- Insurance: Of course you will ask your contractor to see a copy of their General Liability insurance. But, did you know most contractors employ 1099 subcontractors for SALES and INSTALLATION? This means most of the roofing people you meet aren’t covered by the company’s GL policy. Be sure to ask about the relationship the Project Manager and roofers have with the companies you’re interviewing.
- Warranties: Big one! Many roofing companies dangle extended LABOR or WORKMANSHIP warranties as part of their offering; some as long at 10 years! Most of them haven’t even been in business for 10 years. This is a sales ploy by a company who doesn’t have anything else to offer you. Do not fall for this! Ask for a workmanship warranty that is BACKED BY THE MANUFACTURER. If your roofer goes out of business next month or next year you won’t be stuck paying out of pocket for “warranty work”.
Wrapping Up: Talk to The Professionals
Now you should have a running understanding of the three core pillars involved in this process:
If you’re a Miami homeowner, honestly, you have absolutely nothing to lose by giving Miami Roofing Contractors a call. Our friendly customer service staff can give you all the fundamentals you need quickly, and get you scheduled to chat with a seasoned roofing professional at your nearest convenience if you’d like to take the next step. Thanks so much for your time.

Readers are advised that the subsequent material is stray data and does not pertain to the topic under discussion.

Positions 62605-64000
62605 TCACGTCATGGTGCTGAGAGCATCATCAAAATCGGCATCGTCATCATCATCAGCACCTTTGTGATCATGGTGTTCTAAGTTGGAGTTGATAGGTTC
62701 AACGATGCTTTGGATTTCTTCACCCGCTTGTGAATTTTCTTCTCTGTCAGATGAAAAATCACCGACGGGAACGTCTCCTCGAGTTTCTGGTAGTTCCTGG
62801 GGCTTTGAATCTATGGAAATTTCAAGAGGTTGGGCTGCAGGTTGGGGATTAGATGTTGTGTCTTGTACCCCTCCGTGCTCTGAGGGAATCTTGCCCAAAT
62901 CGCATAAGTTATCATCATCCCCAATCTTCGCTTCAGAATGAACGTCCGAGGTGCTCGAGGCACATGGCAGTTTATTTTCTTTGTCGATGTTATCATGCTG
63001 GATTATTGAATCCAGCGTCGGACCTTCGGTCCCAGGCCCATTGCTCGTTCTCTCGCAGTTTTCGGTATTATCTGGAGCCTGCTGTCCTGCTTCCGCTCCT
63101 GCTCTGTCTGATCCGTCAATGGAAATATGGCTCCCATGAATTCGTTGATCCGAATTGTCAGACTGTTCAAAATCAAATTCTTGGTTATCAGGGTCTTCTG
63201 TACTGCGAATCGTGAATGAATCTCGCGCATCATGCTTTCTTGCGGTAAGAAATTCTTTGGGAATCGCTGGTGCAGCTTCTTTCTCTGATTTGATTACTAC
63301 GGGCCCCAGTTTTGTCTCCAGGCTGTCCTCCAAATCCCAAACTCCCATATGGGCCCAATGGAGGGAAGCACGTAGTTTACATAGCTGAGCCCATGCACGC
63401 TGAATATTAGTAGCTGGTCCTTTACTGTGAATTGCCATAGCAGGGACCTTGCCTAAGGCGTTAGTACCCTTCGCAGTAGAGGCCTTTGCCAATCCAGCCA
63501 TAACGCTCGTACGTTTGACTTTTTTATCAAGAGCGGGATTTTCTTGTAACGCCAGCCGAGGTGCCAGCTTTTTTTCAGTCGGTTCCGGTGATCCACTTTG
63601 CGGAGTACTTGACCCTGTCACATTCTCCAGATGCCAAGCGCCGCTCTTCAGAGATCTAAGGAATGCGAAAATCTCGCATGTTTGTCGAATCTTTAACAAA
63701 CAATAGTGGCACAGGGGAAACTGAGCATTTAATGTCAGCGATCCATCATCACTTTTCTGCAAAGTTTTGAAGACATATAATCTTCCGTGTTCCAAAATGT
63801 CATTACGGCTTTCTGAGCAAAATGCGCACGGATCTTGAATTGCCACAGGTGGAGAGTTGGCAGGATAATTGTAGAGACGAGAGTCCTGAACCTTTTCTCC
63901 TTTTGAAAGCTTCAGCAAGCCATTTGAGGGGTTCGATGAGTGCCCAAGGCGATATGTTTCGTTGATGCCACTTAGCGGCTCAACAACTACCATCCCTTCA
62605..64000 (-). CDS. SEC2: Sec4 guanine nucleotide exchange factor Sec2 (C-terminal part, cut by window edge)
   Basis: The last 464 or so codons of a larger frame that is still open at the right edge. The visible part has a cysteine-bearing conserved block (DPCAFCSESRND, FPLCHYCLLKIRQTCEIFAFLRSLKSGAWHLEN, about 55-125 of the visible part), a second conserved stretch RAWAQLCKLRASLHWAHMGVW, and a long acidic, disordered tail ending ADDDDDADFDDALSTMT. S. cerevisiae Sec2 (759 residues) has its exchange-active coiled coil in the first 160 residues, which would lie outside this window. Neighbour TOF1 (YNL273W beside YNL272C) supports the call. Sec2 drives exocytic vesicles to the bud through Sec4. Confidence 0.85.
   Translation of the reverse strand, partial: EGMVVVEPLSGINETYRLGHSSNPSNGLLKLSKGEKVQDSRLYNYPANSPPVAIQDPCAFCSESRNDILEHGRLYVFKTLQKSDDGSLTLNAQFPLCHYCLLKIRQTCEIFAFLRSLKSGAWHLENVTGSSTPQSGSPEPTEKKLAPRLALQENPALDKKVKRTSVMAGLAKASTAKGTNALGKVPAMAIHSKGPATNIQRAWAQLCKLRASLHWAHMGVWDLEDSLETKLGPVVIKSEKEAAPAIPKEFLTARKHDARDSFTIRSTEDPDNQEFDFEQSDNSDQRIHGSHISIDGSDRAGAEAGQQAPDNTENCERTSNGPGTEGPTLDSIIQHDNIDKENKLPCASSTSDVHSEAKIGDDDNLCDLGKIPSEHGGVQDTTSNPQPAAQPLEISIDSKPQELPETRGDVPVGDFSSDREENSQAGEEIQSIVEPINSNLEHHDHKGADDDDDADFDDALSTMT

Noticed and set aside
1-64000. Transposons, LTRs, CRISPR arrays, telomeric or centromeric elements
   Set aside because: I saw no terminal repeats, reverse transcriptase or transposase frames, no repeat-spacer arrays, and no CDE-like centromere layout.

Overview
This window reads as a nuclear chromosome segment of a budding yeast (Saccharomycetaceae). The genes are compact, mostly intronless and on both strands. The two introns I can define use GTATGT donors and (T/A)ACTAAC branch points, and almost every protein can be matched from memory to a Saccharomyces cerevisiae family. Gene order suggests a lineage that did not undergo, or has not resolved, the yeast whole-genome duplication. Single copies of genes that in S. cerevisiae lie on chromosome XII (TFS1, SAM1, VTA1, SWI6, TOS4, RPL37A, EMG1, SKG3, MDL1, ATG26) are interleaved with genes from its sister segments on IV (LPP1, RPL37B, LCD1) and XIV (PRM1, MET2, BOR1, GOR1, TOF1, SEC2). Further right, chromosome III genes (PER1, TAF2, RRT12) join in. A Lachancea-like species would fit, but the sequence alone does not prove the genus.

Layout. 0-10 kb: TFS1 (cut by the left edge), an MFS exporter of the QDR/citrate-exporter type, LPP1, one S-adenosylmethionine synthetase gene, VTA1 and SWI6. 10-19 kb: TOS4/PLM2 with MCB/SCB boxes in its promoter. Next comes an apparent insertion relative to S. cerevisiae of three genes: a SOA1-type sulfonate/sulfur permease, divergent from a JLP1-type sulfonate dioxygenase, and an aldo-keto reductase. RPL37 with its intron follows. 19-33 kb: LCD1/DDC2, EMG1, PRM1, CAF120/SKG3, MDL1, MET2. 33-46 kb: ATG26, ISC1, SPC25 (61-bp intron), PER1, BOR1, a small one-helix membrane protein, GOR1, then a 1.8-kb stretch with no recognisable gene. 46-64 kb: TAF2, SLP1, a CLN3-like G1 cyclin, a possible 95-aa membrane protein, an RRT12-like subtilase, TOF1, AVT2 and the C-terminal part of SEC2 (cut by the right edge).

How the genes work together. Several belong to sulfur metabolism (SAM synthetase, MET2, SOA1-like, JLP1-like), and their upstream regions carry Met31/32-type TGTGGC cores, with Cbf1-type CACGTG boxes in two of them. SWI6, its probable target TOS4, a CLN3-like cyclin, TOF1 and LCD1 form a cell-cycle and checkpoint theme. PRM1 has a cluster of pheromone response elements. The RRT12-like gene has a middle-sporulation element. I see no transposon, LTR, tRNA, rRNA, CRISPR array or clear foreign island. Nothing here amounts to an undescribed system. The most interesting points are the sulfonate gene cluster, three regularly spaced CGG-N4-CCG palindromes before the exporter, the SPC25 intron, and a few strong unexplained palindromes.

- The common roofing materials you can research, look into, weigh and measure, etc. And this includes doing your homework on the manufacturers who specialize in your chosen material, be it asphalt or more high-brow real wooden shakes.
- The actual step-by-step process of replacing a residential roof with a brand new roofing system. The key word there is ‘system’ because you don’t want something thrown together with materials not designed to work together.
- The industry itself here in Miami and what you’re up against when you begin to go shopping for a dependable, reliable, and established roofing contractor.